It's that time of the year.

Hunting season is officially underway. That means many of us are yearning to get access to more land. Where we can go and when we can do it is one of the most confusing, yet vital, aspects of our sport.

Whether you're a hunter, angler, camper or hiker, your success often hinges on land access. Unfortunately, it's one of the most muddled issues we run into in the outdoors. Over the years, I've heard all sorts of wives' tales. Most of them are flat-out wrong.

One of my favorite myths is the idea a "no trespassing" poster is invalid if not signed by the landowner. That's simply not true. And then there's the idea that if land is not posted, anybody can use it. Again, not true.

My front yard doesn't feature any signs telling folks to keep out, but believe me if I woke up to a hunter in my oak tree, we'd have a conversation. And I bet you wouldn't let an uninvited guest pitch a tent for the night in your backyard. So why would it be any different for the farmer down the road?

And then there are the folks, even if they know the land is off limits, that will press their luck and claim ignorance when they get caught trespassing. It doesn't work.

The bottom line when it comes to land access is actually pretty simple. If you don't have written permission to be on private land, you don't belong there. Put a foot across the border and you're trespassing. It's that simple.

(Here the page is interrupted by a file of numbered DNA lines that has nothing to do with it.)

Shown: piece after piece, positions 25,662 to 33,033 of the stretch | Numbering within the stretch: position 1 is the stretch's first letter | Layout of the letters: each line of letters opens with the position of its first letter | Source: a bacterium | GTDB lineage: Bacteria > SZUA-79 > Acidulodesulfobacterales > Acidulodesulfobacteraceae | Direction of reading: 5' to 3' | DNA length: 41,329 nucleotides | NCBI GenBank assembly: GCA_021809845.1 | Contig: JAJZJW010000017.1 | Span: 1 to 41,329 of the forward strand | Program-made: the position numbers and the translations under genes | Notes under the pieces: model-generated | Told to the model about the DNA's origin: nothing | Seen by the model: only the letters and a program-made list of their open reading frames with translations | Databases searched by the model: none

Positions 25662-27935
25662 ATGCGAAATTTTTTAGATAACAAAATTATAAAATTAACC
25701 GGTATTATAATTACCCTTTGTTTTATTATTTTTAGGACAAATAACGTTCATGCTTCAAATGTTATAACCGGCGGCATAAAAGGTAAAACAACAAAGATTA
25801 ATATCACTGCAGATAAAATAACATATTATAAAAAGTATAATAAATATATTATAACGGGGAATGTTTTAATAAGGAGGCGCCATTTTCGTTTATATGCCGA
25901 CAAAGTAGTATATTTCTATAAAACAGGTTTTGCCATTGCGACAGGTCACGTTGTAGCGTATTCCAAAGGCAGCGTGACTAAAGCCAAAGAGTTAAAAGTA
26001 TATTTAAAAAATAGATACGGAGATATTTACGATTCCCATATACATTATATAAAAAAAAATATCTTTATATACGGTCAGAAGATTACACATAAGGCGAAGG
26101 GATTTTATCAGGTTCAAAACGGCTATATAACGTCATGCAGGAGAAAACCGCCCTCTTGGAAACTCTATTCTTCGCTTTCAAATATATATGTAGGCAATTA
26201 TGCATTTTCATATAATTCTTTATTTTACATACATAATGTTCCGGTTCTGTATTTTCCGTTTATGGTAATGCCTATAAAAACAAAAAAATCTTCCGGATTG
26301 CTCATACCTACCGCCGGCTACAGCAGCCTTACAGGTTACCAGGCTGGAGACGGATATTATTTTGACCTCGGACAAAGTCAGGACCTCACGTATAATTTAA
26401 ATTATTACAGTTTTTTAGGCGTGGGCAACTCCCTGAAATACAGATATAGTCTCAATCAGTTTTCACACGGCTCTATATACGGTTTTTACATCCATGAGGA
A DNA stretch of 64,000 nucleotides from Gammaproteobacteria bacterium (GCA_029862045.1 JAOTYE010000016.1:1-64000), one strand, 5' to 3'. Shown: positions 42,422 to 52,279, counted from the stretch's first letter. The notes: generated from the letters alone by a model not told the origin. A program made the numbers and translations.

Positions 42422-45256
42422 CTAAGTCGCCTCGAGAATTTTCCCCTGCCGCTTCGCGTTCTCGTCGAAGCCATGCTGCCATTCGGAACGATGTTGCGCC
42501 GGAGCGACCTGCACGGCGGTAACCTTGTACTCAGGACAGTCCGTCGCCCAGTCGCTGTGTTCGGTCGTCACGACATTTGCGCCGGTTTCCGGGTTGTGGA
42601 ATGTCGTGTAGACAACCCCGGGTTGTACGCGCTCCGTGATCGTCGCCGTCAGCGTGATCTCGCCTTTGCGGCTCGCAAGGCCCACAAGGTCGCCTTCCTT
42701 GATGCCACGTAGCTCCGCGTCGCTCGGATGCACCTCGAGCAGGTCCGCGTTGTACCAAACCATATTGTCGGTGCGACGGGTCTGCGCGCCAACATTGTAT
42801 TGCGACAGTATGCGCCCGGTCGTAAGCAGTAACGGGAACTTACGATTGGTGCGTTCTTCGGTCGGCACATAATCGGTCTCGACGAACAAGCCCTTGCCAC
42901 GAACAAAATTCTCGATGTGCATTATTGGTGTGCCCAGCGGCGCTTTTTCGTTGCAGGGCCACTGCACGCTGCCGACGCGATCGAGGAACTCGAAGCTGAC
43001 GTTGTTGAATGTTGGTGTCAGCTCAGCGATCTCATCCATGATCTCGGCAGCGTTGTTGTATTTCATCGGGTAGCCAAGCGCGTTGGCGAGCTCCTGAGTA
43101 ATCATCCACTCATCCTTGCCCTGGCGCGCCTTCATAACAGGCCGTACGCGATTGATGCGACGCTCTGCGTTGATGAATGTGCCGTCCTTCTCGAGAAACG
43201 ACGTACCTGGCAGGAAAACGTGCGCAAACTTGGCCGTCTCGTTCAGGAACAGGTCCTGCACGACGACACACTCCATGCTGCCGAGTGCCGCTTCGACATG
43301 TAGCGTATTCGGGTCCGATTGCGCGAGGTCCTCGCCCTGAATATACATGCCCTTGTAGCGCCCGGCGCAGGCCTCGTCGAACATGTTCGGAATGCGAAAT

Tax maps can help: That brings us to a question. How do you figure out who owns the land? If you're lucky, there's a house nearby with a door to knock on. But if that doesn't work, there's another simple trick that too few folks know about. Tax maps.

It's not all that well known, but York County's website offers us outdoorsy folks one of the best tools on the Internet. With a few clicks of the mouse, we can zoom in on the area we want to explore and see exactly who owns it. (For the nosy folks, we can even see how much they paid.)

To find the maps, simply go to, click on the "Mapping and Data" tab on the left and follow the prompts from there.

Even with modern tools such as this, there's no doubt getting access to land is a growing burden for our sports. It seems like every year, permission is harder and harder to get. There are lots of reasons for the trend. Some of them we can do little about. But others are most certainly our fault.

It usually boils down to disrespect. A landowner is generous enough to let a handful of hunters onto his land, just to find a stash of litter or torn-up fields. All it takes is a couple of disrespectful hunters and everybody suffers.

Spend a few minutes doing your research, get written permission and, when you leave the person's land, make sure you leave no trace you were there.

It's no fun to spend so much time worrying about who owns what. But those are the times we live in. Do it right the first time, though, and you'll have access for life.

Andy Snyder writes about the outdoors for The York Dispatch. He can be reached at